01 Paul Novotny Robi BotosSummertime in Leith – In Concert at the Historic Leith Church
Paul Novotny; Robi Botos
Triplet Records TR10026-ATMOS (tripletrecords.com)

When two of Canada’s finest, most skilled and internationally acclaimed jazz musicians come together in a performance of phenomenal symbiosis, it is an occasion worthy of celebration. As the title of this fine recording would suggest, bassist/producer Paul Novotny and pianist (and Oscar Peterson protégé) Robi Botos graced the stage of the Historic Leith Church in Annan, Ontario on Georgian Bay and performed much loved compositions for an enraptured audience. With exquisite production, all of the electricity and spontaneity of the live event has been captured here. 

Six dynamic tracks are included in the recording – each one a rare jewel. Appropriately Gershwin’s Summertime opens the programme. The arrangement begins with a deep, languid bass pizzicato, which intertwines with diaphanous upper register piano keys as the tune morphs into a sensual, timeless journey. Novotny’s solo is lyrical, facile and loaded with emotional colours, and Botos answers with deeply rhythmic ideas, never overplaying.

A stand-out is the duo’s take on Wheatland from Peterson’s Canadiana Suite. Novotny and Botos capture the majesty of central Canada, grooving à la the iconic Peterson and yet putting their own, contemporary and harmonically complex stamp on it. Novotny uses the full scope of his bass to create fluid, gravitas-laden tones that are imbued with a profound sense of rhythm and joy, and Botos is just simply breathtaking.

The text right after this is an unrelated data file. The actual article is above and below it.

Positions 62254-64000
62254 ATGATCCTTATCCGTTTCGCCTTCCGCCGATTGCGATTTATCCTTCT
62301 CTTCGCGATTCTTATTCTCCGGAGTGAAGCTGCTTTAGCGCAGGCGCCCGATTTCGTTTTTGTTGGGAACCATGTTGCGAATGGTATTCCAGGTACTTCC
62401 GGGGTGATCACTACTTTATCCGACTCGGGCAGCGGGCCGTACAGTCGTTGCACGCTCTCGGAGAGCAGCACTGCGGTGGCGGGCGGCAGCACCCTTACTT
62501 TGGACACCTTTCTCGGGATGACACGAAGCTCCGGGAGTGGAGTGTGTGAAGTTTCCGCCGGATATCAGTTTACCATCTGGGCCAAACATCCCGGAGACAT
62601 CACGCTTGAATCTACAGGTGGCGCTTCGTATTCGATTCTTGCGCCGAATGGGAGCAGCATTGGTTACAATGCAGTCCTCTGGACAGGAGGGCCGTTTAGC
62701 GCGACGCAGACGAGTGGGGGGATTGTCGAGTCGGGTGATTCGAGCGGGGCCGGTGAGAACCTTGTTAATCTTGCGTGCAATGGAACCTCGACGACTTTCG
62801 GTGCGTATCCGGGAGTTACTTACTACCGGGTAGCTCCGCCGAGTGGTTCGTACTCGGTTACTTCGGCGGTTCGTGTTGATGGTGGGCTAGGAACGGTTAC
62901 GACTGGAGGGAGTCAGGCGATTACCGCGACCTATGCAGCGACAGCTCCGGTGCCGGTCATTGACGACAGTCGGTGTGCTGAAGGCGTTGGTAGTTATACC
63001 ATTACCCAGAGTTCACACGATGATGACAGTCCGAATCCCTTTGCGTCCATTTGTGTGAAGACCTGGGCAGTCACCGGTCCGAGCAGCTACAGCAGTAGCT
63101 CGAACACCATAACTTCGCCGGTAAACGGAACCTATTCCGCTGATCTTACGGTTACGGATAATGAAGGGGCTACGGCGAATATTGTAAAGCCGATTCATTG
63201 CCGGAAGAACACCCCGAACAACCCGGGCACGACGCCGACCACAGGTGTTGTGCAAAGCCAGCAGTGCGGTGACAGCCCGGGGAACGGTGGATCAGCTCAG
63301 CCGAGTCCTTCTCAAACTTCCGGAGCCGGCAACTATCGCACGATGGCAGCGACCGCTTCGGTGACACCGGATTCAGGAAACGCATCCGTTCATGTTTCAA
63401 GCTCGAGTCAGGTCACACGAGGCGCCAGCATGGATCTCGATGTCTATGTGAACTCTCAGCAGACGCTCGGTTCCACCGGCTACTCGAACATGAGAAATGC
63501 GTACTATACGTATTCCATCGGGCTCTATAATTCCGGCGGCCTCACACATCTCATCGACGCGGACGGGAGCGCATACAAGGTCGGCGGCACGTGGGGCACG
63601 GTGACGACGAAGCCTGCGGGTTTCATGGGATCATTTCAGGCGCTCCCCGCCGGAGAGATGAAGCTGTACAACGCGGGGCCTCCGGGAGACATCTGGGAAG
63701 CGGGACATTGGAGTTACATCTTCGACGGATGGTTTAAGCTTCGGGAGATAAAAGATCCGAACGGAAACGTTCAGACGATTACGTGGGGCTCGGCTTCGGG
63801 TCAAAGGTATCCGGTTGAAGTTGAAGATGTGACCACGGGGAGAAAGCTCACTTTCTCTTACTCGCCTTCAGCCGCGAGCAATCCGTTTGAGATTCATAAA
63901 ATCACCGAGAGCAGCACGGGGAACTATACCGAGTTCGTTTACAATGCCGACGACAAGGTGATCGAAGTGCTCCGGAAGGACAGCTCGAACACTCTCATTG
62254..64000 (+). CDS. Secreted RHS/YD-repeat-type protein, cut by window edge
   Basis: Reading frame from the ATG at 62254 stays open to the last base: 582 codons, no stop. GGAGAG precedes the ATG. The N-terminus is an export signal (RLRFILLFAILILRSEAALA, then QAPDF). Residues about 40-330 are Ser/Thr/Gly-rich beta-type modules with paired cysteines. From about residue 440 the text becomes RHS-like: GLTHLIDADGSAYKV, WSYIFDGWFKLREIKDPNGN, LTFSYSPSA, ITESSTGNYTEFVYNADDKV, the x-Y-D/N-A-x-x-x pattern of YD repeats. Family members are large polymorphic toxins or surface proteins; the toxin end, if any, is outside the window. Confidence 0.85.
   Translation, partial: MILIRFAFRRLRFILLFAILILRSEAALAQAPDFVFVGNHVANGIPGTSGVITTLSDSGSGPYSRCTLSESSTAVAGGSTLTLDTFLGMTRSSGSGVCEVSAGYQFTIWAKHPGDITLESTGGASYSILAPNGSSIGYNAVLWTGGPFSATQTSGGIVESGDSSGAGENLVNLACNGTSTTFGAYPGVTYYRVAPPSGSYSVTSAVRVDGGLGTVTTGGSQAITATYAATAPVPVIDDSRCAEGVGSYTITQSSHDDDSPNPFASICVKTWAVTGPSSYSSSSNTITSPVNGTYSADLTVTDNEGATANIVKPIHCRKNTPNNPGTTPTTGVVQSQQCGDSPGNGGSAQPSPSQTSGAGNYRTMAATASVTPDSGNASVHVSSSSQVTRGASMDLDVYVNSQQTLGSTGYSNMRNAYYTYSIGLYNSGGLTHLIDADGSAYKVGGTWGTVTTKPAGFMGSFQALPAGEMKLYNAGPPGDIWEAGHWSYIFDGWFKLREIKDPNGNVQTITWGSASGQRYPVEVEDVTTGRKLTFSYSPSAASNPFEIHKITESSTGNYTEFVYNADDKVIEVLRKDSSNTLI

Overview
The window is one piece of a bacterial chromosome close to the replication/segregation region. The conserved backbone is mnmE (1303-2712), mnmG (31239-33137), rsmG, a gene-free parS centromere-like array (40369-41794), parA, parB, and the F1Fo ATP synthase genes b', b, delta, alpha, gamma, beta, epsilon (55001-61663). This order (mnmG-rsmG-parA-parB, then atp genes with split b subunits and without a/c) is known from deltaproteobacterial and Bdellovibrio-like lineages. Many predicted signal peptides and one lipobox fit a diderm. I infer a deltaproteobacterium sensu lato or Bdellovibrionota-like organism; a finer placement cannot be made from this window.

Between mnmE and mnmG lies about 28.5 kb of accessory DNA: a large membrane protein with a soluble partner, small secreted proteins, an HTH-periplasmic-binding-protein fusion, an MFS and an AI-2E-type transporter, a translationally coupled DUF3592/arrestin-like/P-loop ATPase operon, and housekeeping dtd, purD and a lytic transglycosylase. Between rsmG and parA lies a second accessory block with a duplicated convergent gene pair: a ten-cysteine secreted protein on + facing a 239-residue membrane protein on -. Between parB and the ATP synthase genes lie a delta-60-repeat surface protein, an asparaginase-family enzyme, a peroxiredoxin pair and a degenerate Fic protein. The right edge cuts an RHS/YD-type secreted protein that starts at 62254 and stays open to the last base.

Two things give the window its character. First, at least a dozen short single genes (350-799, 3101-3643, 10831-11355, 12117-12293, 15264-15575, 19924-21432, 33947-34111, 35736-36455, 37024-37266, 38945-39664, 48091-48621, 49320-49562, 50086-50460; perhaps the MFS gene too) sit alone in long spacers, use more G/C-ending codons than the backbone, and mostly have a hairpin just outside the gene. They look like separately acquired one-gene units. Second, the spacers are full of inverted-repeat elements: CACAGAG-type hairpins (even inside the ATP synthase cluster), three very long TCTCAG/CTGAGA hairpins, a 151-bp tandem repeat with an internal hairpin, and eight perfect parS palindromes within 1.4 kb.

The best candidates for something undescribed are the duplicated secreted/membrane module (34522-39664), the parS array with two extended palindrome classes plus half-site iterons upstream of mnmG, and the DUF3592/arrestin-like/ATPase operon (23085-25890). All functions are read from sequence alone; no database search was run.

Another highlight is The Flick which comes from Earl VanDyke (Motown’s “Soul Brothers”). This track is pure adrenaline, excitement and elation, with Novotny relentlessly laying it down while Botos fearlessly dives deep into blues and American soul. On this brilliant and well-produced project, the pair have created not only an auditory delight, but healing music for our very souls. Bravo!

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02 Andrea SupersteinOh Mother
Andrea Superstein
Cellar Music CMR082823 (cellarlive.com)

Despite often deifying our mothers, as men we tend to allow ourselves to – wittingly or unwittingly – either ignore motherhood or push it so far into the background as to forget it might even be “a thing.” On her wonderfully lyrical jazz recording Oh Mother, and after sharing her experiences as a mother of course, Andrea Superstein reminds us of both the potent struggles and unfettered joys of motherhood.

The album comprises mostly originals, except for Everywhere by Christine McVie, May You by Ayelet Rose Gottlieb and So In Love by Cole Porter. The apogee of this fine record is, however, Superstein’s The Heart Inside, with its long, sculpted lines, arranged by Superstein and Elizabeth Shepherd, delivered with uncommon grace and beauty by Superstein. Here, as elsewhere, her vocals are light, plaintive and display a colourful, many-splendored sonority. 

Superstein’s introspective vocal exhortations are boosted by inspirational instrumentation that lift the songs into a higher realm. Best of all these are honest sounds of love, joy, and serenity – all of which are de rigueur the province of a woman who has made a life in which art and parenthood are aglow with success and pride.

The performers inhabit the songs with idiomatic allure, and a children’s choir adds charming recitations which are spliced into Superstein’s memorable vocals. This is a musical treat not simply for mothers – young or old – but for lovers of fine vocal music everywhere.

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03 Daniel JankeAvailable Light
Daniel Janke Winter Trio
Chronograph Records CR-104 (danieljanke.com)